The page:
(Literary Essentials: Christian Fiction and Nonfiction)

The Dawning of Deliverance is the fifth book in The Russians series about the Fedorcenko family and other individuals in pre-revolutionary Russia. Judith Pella collaborated with Michael R. Phillips on the first four novels, then Pella continued the series on her own. The book, after a prologue that summarizes the earlier installments in the series, opens with Mariana traveling by train across the vastness of Russia to Manchuria to take up a position as nurse during the Russo-Japanese War of 1904-1905. Twenty-three and unmarried, she is troubled by memories of Daniel Trent, an American journalist who betrayed her trust nearly four years ago. Mariana is conscious of a desire to help the suffering and is aware that her physical journey has a spiritual dimension.

When she arrives at the north end of the Liaoyang Peninsula, she is immediately needed to nurse wounded Russian soldiers. In the midst of this exhausting labor, she meets Daniel again and wonders if God is giving her a second chance with him. She learns that his father has died, but Daniel does not reveal that his search for God has lapsed.

Meanwhile in St. Petersburg, Mariana’s foster father, Prince Sergei Fedorcenko has escaped from exile in Siberia and is living under the name of Sergei Christinin. He decides he must teach working men to read and write to compensate God for his goodness to his family. Cyril, Count Vlasenko, now in possession of Sergei’s St. Petersburg estate, schemes to become minister of the interior. The scene moves to Geneva, where Vladimir Lenin works for revolution, before it returns to Manchuria.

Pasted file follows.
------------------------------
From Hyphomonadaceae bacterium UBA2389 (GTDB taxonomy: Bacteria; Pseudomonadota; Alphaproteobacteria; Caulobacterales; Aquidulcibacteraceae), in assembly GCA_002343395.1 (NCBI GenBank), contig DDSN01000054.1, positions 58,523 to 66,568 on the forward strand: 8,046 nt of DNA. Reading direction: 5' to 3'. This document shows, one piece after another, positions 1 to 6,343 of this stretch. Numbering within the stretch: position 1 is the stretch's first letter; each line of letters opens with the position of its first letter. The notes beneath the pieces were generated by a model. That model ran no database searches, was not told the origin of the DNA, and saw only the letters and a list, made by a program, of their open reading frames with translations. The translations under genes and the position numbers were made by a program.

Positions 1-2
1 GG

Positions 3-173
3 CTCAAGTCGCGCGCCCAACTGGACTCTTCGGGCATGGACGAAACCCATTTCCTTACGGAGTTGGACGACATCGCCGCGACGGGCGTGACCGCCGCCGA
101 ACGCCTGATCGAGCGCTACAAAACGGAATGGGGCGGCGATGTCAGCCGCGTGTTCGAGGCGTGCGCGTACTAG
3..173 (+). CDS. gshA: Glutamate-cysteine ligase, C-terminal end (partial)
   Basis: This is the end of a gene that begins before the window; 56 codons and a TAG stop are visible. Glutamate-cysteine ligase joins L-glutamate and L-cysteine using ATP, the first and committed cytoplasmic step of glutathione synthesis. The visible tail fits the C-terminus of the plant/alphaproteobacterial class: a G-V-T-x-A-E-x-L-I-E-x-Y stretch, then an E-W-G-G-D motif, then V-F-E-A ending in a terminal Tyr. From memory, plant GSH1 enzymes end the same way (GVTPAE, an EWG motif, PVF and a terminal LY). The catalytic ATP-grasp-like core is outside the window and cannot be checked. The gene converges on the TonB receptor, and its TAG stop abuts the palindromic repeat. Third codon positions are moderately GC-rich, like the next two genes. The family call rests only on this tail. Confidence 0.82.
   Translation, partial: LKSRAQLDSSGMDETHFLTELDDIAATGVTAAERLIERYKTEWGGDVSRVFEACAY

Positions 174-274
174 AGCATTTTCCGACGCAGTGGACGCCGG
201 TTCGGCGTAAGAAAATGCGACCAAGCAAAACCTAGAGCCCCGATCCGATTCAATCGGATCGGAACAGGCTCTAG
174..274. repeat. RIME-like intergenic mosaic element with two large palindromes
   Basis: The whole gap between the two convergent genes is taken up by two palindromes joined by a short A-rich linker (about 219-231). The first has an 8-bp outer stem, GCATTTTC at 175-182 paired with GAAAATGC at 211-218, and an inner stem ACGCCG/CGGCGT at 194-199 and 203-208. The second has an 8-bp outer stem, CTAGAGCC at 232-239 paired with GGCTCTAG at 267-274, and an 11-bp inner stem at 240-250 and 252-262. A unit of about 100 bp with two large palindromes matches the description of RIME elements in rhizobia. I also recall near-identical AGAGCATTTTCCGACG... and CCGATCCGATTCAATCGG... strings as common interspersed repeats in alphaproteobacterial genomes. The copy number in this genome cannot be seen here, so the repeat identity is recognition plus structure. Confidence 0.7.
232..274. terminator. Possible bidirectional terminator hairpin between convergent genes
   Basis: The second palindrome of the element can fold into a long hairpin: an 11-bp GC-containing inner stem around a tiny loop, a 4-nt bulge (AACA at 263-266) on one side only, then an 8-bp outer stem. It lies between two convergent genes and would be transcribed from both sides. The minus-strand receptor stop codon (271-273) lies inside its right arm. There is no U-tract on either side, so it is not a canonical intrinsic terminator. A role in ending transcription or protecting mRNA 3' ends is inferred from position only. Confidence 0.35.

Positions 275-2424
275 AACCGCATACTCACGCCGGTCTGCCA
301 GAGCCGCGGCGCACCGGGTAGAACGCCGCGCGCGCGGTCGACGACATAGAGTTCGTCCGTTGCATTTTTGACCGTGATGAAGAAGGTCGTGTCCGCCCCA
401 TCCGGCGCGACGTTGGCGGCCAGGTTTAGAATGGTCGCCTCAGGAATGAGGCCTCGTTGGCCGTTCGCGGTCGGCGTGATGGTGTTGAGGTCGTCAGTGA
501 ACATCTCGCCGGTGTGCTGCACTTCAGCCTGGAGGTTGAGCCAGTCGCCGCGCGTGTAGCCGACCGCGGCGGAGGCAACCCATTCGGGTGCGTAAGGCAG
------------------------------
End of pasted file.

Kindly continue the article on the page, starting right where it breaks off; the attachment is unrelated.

Mariana, now in Port Arthur, saves the war hero Captain Barsukov from the unnecessary amputation of his leg by the incompetent Dr. Vlasenko, son of Count Vlasenko. Daniel, in search of a story, bribes his way to Port Arthur, where, during a shelling by the Japanese, he comforts Mariana, although he himself is frightened. Mariana suddenly has an insight that she will marry either Barsukov or Daniel.

The scene shifts back to St. Petersburg, where the delight of the czar and his wife at the birth of a son, Alexis, is shattered when the baby seems subject to mysterious bleeding. There is social unrest as well: Father George Gapon, although loyal to the czar, is founding unions for workers. The...

(The entire section is 950 words.)


(Literary Essentials: Christian Fiction and Nonfiction)

Sources for Further Study

Hudak, Melissa. Review of Passage into Light, by Judith Pella. Library Journal 123, no. 18 (November 1, 1998): 66. A review of the seventh novel in The Russians series takes the Fedorcenko family in 1917 and the start of the Russian Revolution.

Hudak, Melissa. Review of White Nights, Red Mornings, by Judith Pella. Library Journal 122, no. 2 (February 1, 1997): 68. This review of the sixth book in The Russians series focuses on Anna’s children and their differing political views.

Mort, John. Review of Mark of the Cross, by Judith Pella. Booklist 102, no. 16 (April 15, 2006): 28. A review of one of Pella’s numerous historical romances, which may be compared with those in The Russians series.

Pella, Judith. The author’s personal Web site, with sections headed “Book List,” “About Judith,” “FAQ,” and with details of a newsletter and links.